The Proceeds of Crime Act 2002 (POCA) is a draconian piece of legislation which was originally drafted to try to stop serious criminals gaining large amounts of money from their criminal conduct. Unfortunately, since 2002 POCA has been increasingly used to penalise defendants in all manner of cases in which many people would be surprised to find that POCA orders can be made.
For example, agencies such as the Environment Agency, the Medicines and Healthcare Regulatory Agency and Local Councils often pursue defendants for monies under the confiscation regime. Often these case are quasi regulatory matters such as breach of planning controls and in such cases the defendants can face losing significant sums of monies.
One of the avenues in which monies can be gained from defendants above and beyond that which they may have gained from their particular criminal conduct is via the ‘lifestyle’ provisions contained within s6 of POCA.
Defendants are often rightly concerned over the ramifications of POCA and commonly asked questions include: ‘what is a criminal lifestyle?’ and ‘how do lifestyle provisions apply?’
The benefit under POCA
For the purposes of POCA, somewhat counter intuitively, it does not matter what is gained in terms of monies or property that is actually kept or profited from. What the court regards as benefit is the money or property which passes through someone hands, the turnover. POCA orders can also be made over and above the actual amount that a defendant profited from their criminal conduct. Benefit is considered in two ways under POCA- general and particular criminal.
Particular criminal conduct is the benefit specifically gained from the offence which which the defendant has been convicted. For example, if a drug dealer sells £2,000 worth of drugs his benefit from Particular Criminal Conduct will be £2,000. This will be the case regardless of how much he purchased the drugs for or how much profit he made.
General criminal conduct or ‘criminal lifestyle’ will apply if any of the gateways under s75(2) of POCA apply.
The effect of general criminal conduct can be devastating. Under the lifestyle provisions a reverse burden of proof exists- where the defendant has assets or credits to his account those must be explained as having come from a legitimate source otherwise they will fall to be confiscated.
For example, if the lifestyle provisions apply and the defendant has a £3,000 cash credit to his bank account, unless the defendant can prove where that cash came from and that the cash came from a legitimate source, then the sum of £3,000 will be added to the benefit figure.
So how do POCA lifestyle provisions apply? The gateways are found under s75(2) of POCA and they are somewhat complex. If you have any concerns over whether they apply you should contact a Proceeds of Crime specialist lawyer to consider the facts of your case.
In short, s75 gives a number of gateways for the Court to find a criminal lifestyle for a defendant, a criminal lifestyle will apply if any of the following apply:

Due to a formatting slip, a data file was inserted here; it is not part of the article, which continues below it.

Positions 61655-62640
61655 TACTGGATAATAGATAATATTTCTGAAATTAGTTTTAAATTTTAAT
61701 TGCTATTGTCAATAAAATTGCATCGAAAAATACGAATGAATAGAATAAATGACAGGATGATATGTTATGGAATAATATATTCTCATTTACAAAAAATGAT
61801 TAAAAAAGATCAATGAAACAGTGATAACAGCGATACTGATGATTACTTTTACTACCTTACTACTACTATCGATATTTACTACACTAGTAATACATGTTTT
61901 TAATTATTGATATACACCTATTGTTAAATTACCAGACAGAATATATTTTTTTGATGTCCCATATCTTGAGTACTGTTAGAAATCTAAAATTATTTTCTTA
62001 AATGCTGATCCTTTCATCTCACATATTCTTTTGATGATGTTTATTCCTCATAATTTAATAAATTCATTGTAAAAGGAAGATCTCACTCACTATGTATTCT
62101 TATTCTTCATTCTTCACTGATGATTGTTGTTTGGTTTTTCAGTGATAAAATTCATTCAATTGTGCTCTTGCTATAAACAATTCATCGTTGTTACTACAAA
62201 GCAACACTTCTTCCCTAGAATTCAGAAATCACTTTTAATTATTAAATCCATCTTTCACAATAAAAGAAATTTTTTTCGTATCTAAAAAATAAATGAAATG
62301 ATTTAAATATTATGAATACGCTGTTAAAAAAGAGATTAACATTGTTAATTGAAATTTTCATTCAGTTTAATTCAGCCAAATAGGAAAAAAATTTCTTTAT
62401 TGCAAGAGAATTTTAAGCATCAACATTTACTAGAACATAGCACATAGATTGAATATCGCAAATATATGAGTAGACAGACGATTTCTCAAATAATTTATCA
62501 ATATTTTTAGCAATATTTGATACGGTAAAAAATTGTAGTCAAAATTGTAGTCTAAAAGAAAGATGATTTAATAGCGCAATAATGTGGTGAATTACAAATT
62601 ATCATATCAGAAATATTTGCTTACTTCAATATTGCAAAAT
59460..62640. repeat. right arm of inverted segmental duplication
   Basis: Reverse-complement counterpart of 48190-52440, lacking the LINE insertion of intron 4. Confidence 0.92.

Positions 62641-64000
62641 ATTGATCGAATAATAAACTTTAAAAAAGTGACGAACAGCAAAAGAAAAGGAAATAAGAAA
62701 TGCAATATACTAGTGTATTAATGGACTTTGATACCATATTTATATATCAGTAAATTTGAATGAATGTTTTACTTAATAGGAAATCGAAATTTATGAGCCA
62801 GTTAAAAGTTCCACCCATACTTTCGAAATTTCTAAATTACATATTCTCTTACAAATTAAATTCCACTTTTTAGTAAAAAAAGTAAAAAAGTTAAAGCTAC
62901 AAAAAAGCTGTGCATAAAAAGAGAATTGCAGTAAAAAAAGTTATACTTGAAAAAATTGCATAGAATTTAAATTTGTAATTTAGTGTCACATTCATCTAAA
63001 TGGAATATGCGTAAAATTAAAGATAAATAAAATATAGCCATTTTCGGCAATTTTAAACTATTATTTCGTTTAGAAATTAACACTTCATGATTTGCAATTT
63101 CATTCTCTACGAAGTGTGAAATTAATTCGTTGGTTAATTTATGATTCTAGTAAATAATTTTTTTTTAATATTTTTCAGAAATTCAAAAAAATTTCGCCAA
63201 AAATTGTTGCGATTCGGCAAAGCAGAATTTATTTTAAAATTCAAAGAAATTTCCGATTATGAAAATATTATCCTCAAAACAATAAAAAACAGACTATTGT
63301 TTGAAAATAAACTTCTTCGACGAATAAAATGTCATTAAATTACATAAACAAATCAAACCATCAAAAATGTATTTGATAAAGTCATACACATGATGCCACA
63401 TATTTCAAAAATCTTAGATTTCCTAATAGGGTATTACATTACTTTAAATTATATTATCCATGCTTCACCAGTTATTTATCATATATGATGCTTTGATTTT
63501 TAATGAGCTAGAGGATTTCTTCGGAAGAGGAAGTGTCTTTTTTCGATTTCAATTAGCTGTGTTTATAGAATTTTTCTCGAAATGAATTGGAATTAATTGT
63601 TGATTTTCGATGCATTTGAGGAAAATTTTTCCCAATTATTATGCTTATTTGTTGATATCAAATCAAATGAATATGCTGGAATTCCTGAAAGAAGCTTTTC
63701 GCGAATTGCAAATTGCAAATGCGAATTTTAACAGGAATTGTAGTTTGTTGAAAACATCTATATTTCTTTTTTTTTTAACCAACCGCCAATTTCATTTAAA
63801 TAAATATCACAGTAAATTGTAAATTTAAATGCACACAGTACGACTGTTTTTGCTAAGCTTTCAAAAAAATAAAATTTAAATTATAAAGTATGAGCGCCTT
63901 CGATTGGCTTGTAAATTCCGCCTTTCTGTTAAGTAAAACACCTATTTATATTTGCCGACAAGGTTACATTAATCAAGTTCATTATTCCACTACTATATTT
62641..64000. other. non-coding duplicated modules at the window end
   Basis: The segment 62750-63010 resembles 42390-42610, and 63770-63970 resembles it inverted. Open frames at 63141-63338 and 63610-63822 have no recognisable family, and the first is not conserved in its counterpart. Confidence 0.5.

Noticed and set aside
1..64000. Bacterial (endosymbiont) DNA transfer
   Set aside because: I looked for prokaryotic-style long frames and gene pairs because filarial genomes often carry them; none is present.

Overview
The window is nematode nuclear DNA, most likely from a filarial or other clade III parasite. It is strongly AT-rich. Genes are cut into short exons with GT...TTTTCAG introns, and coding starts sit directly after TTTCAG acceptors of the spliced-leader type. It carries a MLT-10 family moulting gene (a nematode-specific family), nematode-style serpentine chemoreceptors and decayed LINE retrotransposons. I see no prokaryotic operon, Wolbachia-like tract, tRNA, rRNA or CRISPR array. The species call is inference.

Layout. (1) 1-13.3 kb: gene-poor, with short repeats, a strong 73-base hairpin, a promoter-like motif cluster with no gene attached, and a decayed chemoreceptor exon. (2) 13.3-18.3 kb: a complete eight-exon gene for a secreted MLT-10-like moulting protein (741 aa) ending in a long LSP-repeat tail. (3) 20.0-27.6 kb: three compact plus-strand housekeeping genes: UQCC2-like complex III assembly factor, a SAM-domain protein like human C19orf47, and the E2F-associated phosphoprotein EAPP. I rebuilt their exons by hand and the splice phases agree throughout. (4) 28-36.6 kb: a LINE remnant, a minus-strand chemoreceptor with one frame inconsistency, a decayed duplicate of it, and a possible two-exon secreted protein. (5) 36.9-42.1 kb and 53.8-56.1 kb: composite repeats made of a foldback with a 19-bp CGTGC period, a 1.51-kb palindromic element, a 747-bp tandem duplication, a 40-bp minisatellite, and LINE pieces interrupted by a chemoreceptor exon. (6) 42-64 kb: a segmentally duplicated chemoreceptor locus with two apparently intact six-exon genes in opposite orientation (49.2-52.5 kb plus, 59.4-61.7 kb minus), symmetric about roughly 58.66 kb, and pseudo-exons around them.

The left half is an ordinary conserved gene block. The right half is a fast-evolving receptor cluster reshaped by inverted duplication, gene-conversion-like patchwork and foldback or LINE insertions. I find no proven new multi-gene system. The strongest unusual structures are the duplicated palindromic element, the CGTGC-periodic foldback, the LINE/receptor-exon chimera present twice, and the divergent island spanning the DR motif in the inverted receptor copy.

Gateway 1- if the offence which the defendant has been convicted is is specified within Schedule 2 of POCA, these are specific offences such as s327 money laundering, production or supply of drugs etc. To see if a specific offence falls under schedule 2 of POCA the act needs to be consulted;
Gateway 2- if the criminality ‘constitutes conduct forming part of a course of criminal activity’. For a defendant to be part of a course of criminal activity he must be:
- convicted of 3 or more other offences at the same time as the one in which POCA falls to be considered OR
- he has been convicted of 2 offences from which he has benefitted in the last 6 years
- For the purposes of this ‘gateway’ the defendant must have benefitted to the tune of at least £5,000.
Gateway 3- if the offence was committed over a period of at least six months and the defendant has benefited over £5,000 from the offence.
There is a significant body of authorities in respect of the application and interpretation of each of these gateways and there are many tactical approaches to cases in which the gateways can be avoided.
A defendant who finds themselves accused of a criminal offence should always have the question of proceeds of crime confiscation at the forefront of their mind. I have seen may cases where defendants have come to me concerned that the effect of the POCA proceeds have far outweighed that of the index criminal offence of which they were convicted. If POCA is considered from the start, then a case can be planned and conducted with the provisions of the act firmly in mind.
If you find yourself accused of a criminal offence and are concerned about the ramifications of POCA or if you find yourself in a position where you have been convicted of a criminal offence and are concerned about the provisions of POCA you should seek the best barrister for POCA available to advise you in respect of how the act effects you.
Quentin Hunt is a defence barrister with an enormous amount of experience in acting for defendants in respect of all aspects of POCA. He well regarded as a successful specialist in this area. You may contact Quentin for a free no obligation conversation about your case.